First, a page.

Seems to me that All-Possibility might be another name for Nothing, i.e., the great Nothing-Everything.

julie said...

He has a point there: one can rationalize forever without taking that final leap, which does indeed require commitment.

I'm reminded of a discussion during Easter week over at Vanderleun's, focused on the complexity of life and how it points to God. An interesting and well thought discussion on both sides, yet somehow it seemed to be completely missing the point. Maybe because it sought to prove God by mere logic, which works about as well as explaining love by its mechanics. Anyway, the atheists are sadly impervious.

Unknown said...
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Gagdad Bob said...

Just watched this video by Bishop Robert Barron that touches on intellect and biblical interpretation. In contrast, Kierkegaard would take the Ralph Reed approach -- only on steroids -- that Barron criticizes.

julie said...

Ha - he actually used the word "infrarational." I think you're the only other person I've ever seen use that.

Also, it's interesting to peruse the books on the shelf behind him. Moby Dick, the Lennon Letters, and the blue & gold spine to the left of his ear looks very familiar - HvB?

Abdulmonem Othman said...

This reminds me of the treason of the intellectuals by Julien Benda which dovetails serenely in the themes of both of our spiritual heroes. Once one leaves his habitual abode, he finds his soul resonates un-willfully to the vibrations of the words coming out of the spacious hearts of any honest mystics. The intellectuals betrayal starts once their readings and their outputs are done outside the divine circles. There is nothing wrong with the faculty of the intellect or any other faculties which god has endowed the human with to know his way to the truth ,to the understanding, the divine creativity behind everything particularly through the human pnenomenon whose consciousness is the guide to the source of consciousness. Once one fortify his connection to the source, the spaciousness of his perceptual faculties expand to see the truth far away from the blinders of the ego consciousness that often time gets imprisoned in the narrowness of its cultural upbringing. Thank you for the words that help to see the true road.

julie said...

Begging your indulgence,
I've got a new book out...

Perfect for kids, baptisms, first Communions, etc. We wanted to have it done before Easter, but really it's an any time sort of book.

Gagdad Bob said...

Congratulations! You have accumulated a reserve of indulgences, so fire away.

Anonymous said...

Steve, who works at the Institute, is a very cranky old guy, with a very long beard, who recently divulged the following:

On choosing between God and the world. That's not how it works.
You can state you are choosing between them, and believe you are, but actually everyone is irrevocably owned by God. The world is God too, so choosing that does not change anything.

Additionally, Kierkegaard was wrong about individual responsibility. There is no individual responsibility. Nobody is responsible for anything. God alone bears full responsibility for all, down to the smallest details.

However, there is such a thing as the quality of the performance. On can, in life, strive to do and be the best one can be, as this is pleasing to God.

So pleasing God is the prime motivator, and if you think you've chosen the world, go out and do the best you can to please the world. Make some money. Close some deals. Raise some kids.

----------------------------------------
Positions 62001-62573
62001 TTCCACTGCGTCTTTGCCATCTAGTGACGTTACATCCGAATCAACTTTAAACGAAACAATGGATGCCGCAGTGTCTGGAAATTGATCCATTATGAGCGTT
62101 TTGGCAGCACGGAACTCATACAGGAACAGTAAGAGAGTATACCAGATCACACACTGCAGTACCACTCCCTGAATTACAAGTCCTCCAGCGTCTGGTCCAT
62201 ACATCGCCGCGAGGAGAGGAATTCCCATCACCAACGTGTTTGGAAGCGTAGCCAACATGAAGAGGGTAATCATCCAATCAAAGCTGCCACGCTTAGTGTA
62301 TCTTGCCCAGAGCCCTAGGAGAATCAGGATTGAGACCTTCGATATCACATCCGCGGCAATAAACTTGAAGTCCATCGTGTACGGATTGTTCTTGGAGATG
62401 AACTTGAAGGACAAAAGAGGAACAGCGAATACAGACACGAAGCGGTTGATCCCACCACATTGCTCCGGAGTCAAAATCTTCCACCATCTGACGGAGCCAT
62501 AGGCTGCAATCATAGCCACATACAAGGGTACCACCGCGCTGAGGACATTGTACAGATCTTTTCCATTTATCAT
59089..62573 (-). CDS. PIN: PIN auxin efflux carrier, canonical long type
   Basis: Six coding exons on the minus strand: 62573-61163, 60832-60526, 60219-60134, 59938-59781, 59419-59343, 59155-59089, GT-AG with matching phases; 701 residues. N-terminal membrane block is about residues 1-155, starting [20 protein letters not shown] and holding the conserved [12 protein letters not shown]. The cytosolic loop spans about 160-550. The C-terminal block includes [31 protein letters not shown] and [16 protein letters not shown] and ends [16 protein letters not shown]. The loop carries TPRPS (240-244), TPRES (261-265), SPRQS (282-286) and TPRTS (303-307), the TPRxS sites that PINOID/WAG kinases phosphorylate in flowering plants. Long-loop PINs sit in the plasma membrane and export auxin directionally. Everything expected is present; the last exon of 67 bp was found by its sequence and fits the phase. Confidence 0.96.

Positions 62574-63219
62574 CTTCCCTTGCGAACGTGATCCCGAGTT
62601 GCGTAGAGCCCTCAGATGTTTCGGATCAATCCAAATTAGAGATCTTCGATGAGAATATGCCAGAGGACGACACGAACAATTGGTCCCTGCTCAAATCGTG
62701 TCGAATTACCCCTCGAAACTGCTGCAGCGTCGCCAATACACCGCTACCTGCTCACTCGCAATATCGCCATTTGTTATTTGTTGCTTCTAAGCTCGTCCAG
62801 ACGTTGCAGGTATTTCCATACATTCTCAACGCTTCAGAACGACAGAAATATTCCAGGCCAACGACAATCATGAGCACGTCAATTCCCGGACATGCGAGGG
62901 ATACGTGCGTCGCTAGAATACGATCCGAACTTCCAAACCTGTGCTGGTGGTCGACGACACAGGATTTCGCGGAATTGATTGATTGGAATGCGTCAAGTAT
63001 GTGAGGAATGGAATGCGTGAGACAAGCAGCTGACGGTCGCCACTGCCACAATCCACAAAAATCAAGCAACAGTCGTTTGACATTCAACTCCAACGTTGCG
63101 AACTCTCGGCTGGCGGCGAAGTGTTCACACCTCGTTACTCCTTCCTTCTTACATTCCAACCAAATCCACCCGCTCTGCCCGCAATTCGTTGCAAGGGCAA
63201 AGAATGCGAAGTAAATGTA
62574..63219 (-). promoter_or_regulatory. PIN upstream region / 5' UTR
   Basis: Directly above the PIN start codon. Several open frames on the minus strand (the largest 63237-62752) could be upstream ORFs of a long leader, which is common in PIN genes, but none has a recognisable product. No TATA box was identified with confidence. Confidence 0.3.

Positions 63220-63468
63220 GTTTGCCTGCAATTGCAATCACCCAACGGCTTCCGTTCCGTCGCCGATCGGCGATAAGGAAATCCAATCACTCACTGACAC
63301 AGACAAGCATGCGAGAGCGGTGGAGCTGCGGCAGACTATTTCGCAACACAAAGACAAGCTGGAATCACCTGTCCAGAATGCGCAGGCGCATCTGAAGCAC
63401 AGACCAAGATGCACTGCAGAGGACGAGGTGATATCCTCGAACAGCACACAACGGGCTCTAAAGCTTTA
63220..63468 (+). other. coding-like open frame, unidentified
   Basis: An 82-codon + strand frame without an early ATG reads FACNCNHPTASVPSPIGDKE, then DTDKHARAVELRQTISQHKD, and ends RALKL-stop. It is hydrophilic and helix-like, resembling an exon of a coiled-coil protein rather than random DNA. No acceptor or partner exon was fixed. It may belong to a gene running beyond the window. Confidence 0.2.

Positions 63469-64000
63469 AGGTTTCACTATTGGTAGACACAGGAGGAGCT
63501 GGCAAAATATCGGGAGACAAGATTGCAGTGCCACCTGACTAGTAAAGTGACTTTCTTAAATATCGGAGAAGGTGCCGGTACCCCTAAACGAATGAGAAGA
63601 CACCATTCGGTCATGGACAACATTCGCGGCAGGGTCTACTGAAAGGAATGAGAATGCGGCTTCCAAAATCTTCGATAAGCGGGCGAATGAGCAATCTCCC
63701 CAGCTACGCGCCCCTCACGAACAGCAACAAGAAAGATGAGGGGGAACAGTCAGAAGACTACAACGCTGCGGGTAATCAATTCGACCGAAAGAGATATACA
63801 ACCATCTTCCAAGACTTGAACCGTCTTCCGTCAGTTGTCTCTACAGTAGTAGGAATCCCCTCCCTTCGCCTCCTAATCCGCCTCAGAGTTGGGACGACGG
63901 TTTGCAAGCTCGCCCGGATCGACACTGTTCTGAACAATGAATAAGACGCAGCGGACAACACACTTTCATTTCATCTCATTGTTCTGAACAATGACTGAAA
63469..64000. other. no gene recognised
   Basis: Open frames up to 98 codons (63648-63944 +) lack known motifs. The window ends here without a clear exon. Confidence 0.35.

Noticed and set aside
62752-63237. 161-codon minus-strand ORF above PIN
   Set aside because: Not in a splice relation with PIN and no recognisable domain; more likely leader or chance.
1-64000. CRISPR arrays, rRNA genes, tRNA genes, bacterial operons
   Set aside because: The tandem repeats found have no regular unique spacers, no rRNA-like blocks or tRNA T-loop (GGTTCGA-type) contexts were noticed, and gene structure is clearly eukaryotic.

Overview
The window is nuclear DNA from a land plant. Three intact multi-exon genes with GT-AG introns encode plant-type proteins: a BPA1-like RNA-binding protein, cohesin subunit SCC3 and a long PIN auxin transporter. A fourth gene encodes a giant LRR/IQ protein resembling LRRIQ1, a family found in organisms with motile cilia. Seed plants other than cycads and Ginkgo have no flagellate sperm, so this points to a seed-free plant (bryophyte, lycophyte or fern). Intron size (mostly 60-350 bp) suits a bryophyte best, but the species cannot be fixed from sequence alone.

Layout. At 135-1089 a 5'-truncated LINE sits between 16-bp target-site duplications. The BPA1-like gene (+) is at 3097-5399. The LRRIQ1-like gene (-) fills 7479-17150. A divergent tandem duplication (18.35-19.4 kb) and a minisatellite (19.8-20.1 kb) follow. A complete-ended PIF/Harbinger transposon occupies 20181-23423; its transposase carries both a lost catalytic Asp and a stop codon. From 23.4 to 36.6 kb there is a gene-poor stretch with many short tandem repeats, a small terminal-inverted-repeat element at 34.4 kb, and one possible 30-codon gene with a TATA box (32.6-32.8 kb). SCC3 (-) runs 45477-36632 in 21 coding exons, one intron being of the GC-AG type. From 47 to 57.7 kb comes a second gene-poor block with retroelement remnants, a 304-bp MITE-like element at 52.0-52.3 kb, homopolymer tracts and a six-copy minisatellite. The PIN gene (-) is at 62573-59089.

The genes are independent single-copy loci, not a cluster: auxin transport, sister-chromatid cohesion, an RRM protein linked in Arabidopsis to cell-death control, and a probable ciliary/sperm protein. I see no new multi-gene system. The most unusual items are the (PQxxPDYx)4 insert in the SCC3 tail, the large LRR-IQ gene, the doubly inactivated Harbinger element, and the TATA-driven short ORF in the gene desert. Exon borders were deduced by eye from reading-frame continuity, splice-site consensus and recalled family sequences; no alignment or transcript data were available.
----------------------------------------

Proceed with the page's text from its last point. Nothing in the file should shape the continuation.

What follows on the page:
You'll get full credit for every thing you do well and sincerely.

So said Steve. And, he does make a huge amount of money, both for himself and the shareholders of the Institute.

ted said...

Congrats Julie! Nice to see you get your voice out there, and especially for children!

julie said...

Thanks, Bob and Ted! I'm really happy with this one :)

Anonymous said...

Julie, you are to be commended for your service to God via your talents. The book looks excellent in every respect.

julie said...

Thank you!

julie said...

Shifting gears again, I'm watching this lecture by Prof. Jordan Peterson. He's discussing literature, but also psychology and human development. Theres an interesting observation about how Superman became boring because he was an all-powerful, omniscient, godlike character who always won. It took his weakness - in the form of kryptonite - to make him interesting. Like a dusty window view of the God we actually have, who made himself weak to the point of death in order to be one with us, and us with him.

Quite a few of Peterson's lectures are popping up online; he's one of the few tenured today who refuses to bow down to the cult of political correctness. I wonder if his students know how fortunate they are.

Gagdad Bob said...

He's a brave man, especially for Canada. I would hate the attention. My ideal would be to become known after I'm safely dead.

Ephrem Antony Gray said...

Oh, Kierkegaard. He successfully de-converted a friend of mine from college.

About the 'true and false Christians' thing, I am told that the Manicheans viewed orthodox Christians as 'half christian', that is, not fully Christian. To some, it seems to rankle them that God has any freedom to decide whom he approves of and whom he does not; but that paradoxically he assigned the primary role of this to a bunch of guys without much education. "How can those who merely assent to the dogma of the Church be Christian!??!?!"

Brother, get thee to a monastery...

Ephrem Antony Gray said...

Also, have you read this guy's stuff and want to give some more in-depth commentary? It seems a bit fishy to me

He wrote a bit about consciousness here:

About the consciousness question - my opinion is that if in the end all 'selves' merge back in to the primordial Self, then the whole operation was a failure.

I guess this gets back to understanding(s) of the cosmos, the nature of time, etc. It's at part IV where he jumps off into bald assertions. Note that for example, 'simplicity' or "having no parts or boundaries" doesn't follow from being not physical... the soul was believed to be non-physical for a long time but that did not force people to conclude that there was one Soul in all bodies.

Man, we need an inquisition.

mushroom said...

Julie's new book is on my Amazon list. I'll be getting it with my next order.